According to a handful of my favorite bloggers,* the USSC ruled that the health care mandate is constitutional because it’s a tax and congress is authorized to levy taxes. I would say that I’m surprised with the ruling, but that would mean I cared about the ruling before it was handed down. ObamaCare is obviously unconstitutional and, more importantly, antithetical to liberty, which makes it in noncompliance with the spirit of the law.
Some have argued that the constitution is itself antithetical to human liberty, which is a not altogether unreasonable claim in light of the fact that the constitution a) authorizes a central government in the first place, b) authorizes said government to levy taxes, c) authorizes said government to regulate coinage, d) authorizes the government to have an army and wage war, and e) gives the government authority to regulate commerce. Basically, if the government is authorized to have coercive power (i.e. an army) and to have power over currency and business, then it would appear that the increases in federal power over time were all but inevitable.
Of course, it should now be obvious, if it was not already, that the United States is basically a socialist nation. It may not engage in the massive slaughter of its citizens (unborn babies excepted from this assertion, natch), and it may not engage in ethnic cleansing (yet), but it is undeniably socialist. It is a soft socialism born of the fear of uncertainty, wherein people are afraid to live without the guarantees of basic “necessities.” Nothing is guaranteed in life, save death and taxes, so the idea that people can be guaranteed that their health care will be provided by the government at no direct cost to them should all else fail is nothing more than a mirage.
It is also indicative of a broader pathology, namely that of cowardice. It appears that too few people are willing and able to live a life of risk. The American people are not only soft and doughy of body, but of spirit as well. Having amassed the greatest collection of wealth and prosperity that the world has ever seen, they are now afraid to lose it. Thus, the recent health care crusade—successfully defended by five tyrants in robes—is nothing more than the triumph of fear. Fear that someone somewhere may have to go without antibiotics because they would rather buy shoes than Amoxicillin. It is as if people neglect to remember that most people in most of the world throughout most of history did not have health care. And yet, they managed to procreate before the expiration of their various nasty, brutish, and short lives.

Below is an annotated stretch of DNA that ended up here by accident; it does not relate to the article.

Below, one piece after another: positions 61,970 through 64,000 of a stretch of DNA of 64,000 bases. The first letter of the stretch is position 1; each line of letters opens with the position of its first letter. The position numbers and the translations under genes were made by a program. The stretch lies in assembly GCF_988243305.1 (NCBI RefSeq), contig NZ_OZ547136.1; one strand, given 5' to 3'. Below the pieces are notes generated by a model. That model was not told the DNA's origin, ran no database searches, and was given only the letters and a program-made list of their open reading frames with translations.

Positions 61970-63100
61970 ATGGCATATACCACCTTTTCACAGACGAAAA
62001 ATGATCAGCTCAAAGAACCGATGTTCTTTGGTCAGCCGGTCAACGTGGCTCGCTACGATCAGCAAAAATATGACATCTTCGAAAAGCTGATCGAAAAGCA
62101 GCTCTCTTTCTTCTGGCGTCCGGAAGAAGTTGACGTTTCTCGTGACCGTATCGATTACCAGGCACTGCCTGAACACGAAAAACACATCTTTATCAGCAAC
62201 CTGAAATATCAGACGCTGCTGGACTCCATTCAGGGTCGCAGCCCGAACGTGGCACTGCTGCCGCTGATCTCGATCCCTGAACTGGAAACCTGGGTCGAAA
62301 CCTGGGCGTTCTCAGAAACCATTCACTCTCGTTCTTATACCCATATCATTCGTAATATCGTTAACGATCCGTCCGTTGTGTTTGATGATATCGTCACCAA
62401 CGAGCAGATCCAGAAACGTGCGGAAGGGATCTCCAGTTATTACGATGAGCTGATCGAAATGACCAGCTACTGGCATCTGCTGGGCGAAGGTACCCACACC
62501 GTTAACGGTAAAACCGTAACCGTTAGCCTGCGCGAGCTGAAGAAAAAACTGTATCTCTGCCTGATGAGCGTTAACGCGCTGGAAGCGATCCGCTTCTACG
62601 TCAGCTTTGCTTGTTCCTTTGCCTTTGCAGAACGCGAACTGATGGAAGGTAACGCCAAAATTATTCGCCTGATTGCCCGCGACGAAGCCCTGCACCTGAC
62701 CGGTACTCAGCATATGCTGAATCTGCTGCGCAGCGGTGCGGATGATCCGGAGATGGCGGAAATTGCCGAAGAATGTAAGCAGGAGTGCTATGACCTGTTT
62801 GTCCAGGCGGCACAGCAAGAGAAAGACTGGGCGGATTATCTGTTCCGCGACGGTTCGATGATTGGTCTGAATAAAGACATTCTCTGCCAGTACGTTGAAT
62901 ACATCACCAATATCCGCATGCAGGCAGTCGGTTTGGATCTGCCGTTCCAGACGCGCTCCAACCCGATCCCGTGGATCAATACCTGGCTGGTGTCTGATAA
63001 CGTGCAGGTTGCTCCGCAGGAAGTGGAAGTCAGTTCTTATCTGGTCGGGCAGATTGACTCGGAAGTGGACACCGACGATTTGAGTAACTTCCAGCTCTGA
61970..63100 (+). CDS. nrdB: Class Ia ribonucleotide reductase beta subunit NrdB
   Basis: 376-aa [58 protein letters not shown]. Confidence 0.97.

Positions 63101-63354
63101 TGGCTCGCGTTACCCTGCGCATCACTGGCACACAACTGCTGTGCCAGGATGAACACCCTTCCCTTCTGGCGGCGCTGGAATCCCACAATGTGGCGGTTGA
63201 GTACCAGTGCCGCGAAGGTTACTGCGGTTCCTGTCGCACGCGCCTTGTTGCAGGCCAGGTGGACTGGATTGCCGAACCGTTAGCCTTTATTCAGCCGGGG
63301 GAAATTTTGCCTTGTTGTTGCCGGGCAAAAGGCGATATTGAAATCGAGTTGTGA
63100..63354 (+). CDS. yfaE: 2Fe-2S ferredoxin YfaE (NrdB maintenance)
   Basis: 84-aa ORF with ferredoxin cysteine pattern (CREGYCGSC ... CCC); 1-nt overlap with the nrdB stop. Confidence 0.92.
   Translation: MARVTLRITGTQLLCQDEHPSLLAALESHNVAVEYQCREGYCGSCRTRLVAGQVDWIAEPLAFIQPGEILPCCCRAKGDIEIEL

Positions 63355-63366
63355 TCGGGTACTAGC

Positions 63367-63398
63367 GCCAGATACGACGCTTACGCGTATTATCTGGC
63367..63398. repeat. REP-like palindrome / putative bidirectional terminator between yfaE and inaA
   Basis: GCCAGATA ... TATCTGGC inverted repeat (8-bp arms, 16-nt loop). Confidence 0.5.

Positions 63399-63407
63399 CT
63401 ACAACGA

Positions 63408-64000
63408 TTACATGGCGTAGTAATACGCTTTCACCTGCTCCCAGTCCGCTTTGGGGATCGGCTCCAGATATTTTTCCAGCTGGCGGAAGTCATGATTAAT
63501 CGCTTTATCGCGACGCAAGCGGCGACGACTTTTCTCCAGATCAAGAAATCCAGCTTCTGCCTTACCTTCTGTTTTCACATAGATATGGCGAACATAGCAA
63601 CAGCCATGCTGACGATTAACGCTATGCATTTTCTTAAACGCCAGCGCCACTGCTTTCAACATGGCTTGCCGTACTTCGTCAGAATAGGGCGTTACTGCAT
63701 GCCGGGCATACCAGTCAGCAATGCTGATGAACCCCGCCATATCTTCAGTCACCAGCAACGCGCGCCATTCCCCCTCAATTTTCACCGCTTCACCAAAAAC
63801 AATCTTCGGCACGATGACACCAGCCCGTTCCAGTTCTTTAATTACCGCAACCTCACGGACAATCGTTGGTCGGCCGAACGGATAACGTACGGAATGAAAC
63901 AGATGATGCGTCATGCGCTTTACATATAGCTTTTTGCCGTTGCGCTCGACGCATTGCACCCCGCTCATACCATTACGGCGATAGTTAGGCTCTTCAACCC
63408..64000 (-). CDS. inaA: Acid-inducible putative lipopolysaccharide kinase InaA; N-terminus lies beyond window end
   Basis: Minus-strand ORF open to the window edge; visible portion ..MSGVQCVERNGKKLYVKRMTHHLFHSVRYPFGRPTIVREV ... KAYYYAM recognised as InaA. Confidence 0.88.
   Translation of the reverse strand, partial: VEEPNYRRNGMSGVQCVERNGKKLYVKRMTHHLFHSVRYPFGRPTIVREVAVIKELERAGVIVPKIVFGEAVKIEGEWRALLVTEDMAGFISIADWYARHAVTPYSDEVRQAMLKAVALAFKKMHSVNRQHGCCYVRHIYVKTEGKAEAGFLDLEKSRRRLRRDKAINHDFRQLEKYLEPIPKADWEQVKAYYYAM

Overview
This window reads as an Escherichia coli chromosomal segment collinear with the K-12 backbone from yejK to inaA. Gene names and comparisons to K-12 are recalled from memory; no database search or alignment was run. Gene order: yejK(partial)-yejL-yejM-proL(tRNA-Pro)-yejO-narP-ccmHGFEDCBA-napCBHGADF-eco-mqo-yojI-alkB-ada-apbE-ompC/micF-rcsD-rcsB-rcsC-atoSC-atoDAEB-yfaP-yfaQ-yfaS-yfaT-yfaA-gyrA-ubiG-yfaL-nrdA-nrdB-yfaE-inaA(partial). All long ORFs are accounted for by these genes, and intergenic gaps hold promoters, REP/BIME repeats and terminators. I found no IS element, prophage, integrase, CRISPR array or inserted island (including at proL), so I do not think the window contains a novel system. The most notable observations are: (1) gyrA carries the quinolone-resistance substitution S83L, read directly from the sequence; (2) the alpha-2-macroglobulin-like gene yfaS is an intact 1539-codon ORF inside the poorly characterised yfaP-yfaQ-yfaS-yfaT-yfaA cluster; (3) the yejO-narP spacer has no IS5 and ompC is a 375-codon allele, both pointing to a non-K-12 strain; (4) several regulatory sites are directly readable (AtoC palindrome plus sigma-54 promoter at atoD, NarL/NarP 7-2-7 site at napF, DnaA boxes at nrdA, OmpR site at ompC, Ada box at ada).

Life, of course, always goes on, regardless of whether one has immediate access to a doctor. Lack of immediate access to comprehensive health care—once a fact of life for all but the most rich and powerful—is now considered a violation of rights. Funnily, it was not considered as such until providing immediate, comprehensive health care on a wide scope was technically (though not necessarily economically) feasible.
Anyhow, getting back to the point at hand, the SCOTUS decision simply demonstrates that security is to take precedence over freedom, however illusory that economic freedom may actually be. It is better to feel that one will be taken care of than to have the freedom and responsibility to take care of oneself.
Incidentally, this decision has completely destroyed what little support I might ever have had for Romney. I had once argued with a neoconservative friend about the merits of Ron Paul vs. the rest of the GOP field (this argument occurred in the halcyon days of Herman Cain’s not-yet-a-joke campaign), and in the course of this argument had ceded the point that any GOP candidate would be better than Obama because that GOP candidate would at least pick a strict constitutionalist as a Supreme Court nominee. The ObamaCare decision, though, has shown that conservative Supreme Court nominees are pretty much worthless. Sure, Alito, Scalia, and Thomas all ruled against ObamaCare, but it was Bush’s own appointment—Roberts—that sided with the leftists. If this is the sort of thing that right-wing appointees will do, I think I’d rather have liberals because at least you know where you stand with them, which means you don’t get stabbed in the back. At any rate, it now seems ludicrous to vote GOP simply to ensure that SCOTUS picks are conservative, because it turns out that not even this is guaranteed anymore.
At any rate, the great experiment of liberty is over. It appears that it cannot be sustained indefinitely, as tyrants constantly seek power, and will contort the law to enslave the people. It’s sad that it had to end this way, but I suspect that it would have ended regardless. And now on to the next experiment.
* Vox, Karl Denninger, Foseti, Ulysses, and Sonic Charmer, among others.